It's the kind of story that has the potential to go viral across China.
An entrepreneurial fellow from Luoyang, a backwater city in Henan Province, is living the American Dream selling popular Chinese snacks like Roujiamo (肉夹馍) and Liangpi (凉皮) from a converted trailer at the gates of Columbia University in New York.
Throw in a couple of other tasty morsels like examples of the vendor's poor English and his ability to make hundreds of U.S. dollars a day, whack up a small photo of the trailer, and you have click-bait gold.
Duan Gang (段刚), who from his Weibo account appears to be an executive with a Chinese media company currently studying at Columbia University, presumambly came across Xie Yunfeng (谢云峰) and his trailer on the way to class.
In early June, Duan wrote up a colorful account of Xie and his food trailer for Dajia (大家), a news blog run by Tencent.
In his short first piece for Dajia, Duan described how Xie understood almost nothing in English, and didn't speak it at all, noting "The only English words he understands are one, two and three, he doesn't even know what four is."
He also wrote that despite his lack of language skills, Xie, who manned the food truck alone, was able to apply for his business permit in Chinese and sold between $700 and $800 worth of snacks on a busy day. Duan also told readers that Xie had taken out a loan for more than $20,000 to set up the mobile food stand and was still in the process of paying it back.
Duan finished the article on a positive note, praising the "street entrepreneur" for his tenacity and mentioning how another Chinese person from the same province as Xie is now operating a similar food stand at the gates of New York University.
Despite the eye-catching nature of the topic, after Duan's post was published on Dajia, it didn't seem to get too much attention. Duan posted a link to the story on his own Weibo and it was only "re-tweeted" about 50 times.
Then, about 2 weeks later, the story finally took off but Duan didn't get much of the credit.
A Chinese-language online forum picked up on Duan's story. A user posted the text of Duan\'s piece to the site, but didn't provide a link to the original source or cite Duan as the original author. The name of the editor from Dajia was also removed.
As of today, Wang's Weibo post has been re-tweeted over 700 times but more importantly it was picked up by two local papers in China and after they ran the story it spread across China's internet.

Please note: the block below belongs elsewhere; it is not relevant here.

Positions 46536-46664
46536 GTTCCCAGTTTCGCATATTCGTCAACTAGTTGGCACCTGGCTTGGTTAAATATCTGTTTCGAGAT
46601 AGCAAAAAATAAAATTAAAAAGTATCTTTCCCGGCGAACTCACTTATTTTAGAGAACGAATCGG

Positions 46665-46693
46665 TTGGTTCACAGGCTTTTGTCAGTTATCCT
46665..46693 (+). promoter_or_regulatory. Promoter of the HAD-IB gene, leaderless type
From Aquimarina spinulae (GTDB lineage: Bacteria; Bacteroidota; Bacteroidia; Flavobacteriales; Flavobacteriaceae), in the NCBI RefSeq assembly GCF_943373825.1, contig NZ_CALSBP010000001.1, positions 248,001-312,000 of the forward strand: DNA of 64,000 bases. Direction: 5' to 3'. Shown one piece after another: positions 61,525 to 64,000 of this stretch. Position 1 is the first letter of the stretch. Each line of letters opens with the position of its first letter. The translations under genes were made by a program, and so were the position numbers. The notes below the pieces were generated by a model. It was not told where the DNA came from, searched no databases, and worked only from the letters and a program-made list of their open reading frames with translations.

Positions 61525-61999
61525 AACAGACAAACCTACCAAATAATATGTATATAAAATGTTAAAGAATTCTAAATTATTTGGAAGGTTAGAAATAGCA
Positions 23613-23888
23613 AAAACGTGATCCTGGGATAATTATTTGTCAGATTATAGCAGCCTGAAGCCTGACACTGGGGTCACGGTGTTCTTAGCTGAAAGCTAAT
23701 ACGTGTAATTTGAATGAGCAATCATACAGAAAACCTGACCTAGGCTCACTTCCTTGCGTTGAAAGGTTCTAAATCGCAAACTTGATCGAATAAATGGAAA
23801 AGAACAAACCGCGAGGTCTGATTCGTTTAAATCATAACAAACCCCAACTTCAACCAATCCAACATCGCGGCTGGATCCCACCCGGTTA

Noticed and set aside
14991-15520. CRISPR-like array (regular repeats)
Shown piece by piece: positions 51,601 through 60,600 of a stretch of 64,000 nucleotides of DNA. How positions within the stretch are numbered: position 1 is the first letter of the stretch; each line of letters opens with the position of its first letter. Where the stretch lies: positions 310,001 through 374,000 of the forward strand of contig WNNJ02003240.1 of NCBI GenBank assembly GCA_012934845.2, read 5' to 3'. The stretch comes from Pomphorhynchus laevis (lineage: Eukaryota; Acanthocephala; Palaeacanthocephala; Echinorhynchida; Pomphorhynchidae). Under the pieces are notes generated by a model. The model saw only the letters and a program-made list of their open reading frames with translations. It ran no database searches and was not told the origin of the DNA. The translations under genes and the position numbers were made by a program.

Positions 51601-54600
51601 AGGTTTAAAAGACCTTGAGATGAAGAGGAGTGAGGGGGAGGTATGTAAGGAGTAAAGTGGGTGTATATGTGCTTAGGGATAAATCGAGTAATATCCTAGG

The Luoyang Evening News (洛阳晚报) published a feature story about Xie's food trailer on June 17. According to Dajia, the piece was just a re-write based on Duan's Dajia article and the newspaper had not done any original reporting. The paper also used the photo taken by Duan, but attributed it to Wang Weihua.
The next day, Zhengzhou Evening News (郑州晚报) devoted a full page in their print edition to Xie's food trailer, the paper had picked up the story from Wang Weihua's Weibo post. The newspaper used a photo taken by Duan and 500 words from his original post without any quotation or attribution.
Though this kind of re-writing and lack of attribution are quite common in the Chinese media, Dajia wasn't prepared to just sit there and have these other news outlets steal their content.
Dajia posted an official statement on its website that criticized the news organizations for unauthorized use of Dajia's work. "It not only infringed our copyright, but also violated news standards."
Dajia requested official apologies from the news organizations and asked them to delete the unauthorized posts.
The version of the story that now appears on the NYChinaRen.com forum now prominently attributes the story to Duan and acknowledges the original source.
Wang Weihua also responded to a Weibo message from Duan and recognized him as the original author.
However, it seems like the damage has already been done. After the story appeared in a domestic press it spread like wildfire as various wesbsites and news portals re-posted the story and attributed it to either the Luoyang Evening News or Zhengzhou Evening News.
According to Huati Weibo, a platform on Sina Weibo that tracks trending topics, the hashtag #Big Uncle Sells Liangpi in America (#大叔美国卖凉皮) has been discussed more than 51 million times.
Today, popular Weibo accounts like Sina Finance (almost 7.5 million followers) and Weitianxia (微天下) a popular aggregator of content with over 2.2 million followers, both posted links to versions of the story that make no mention of the original author.
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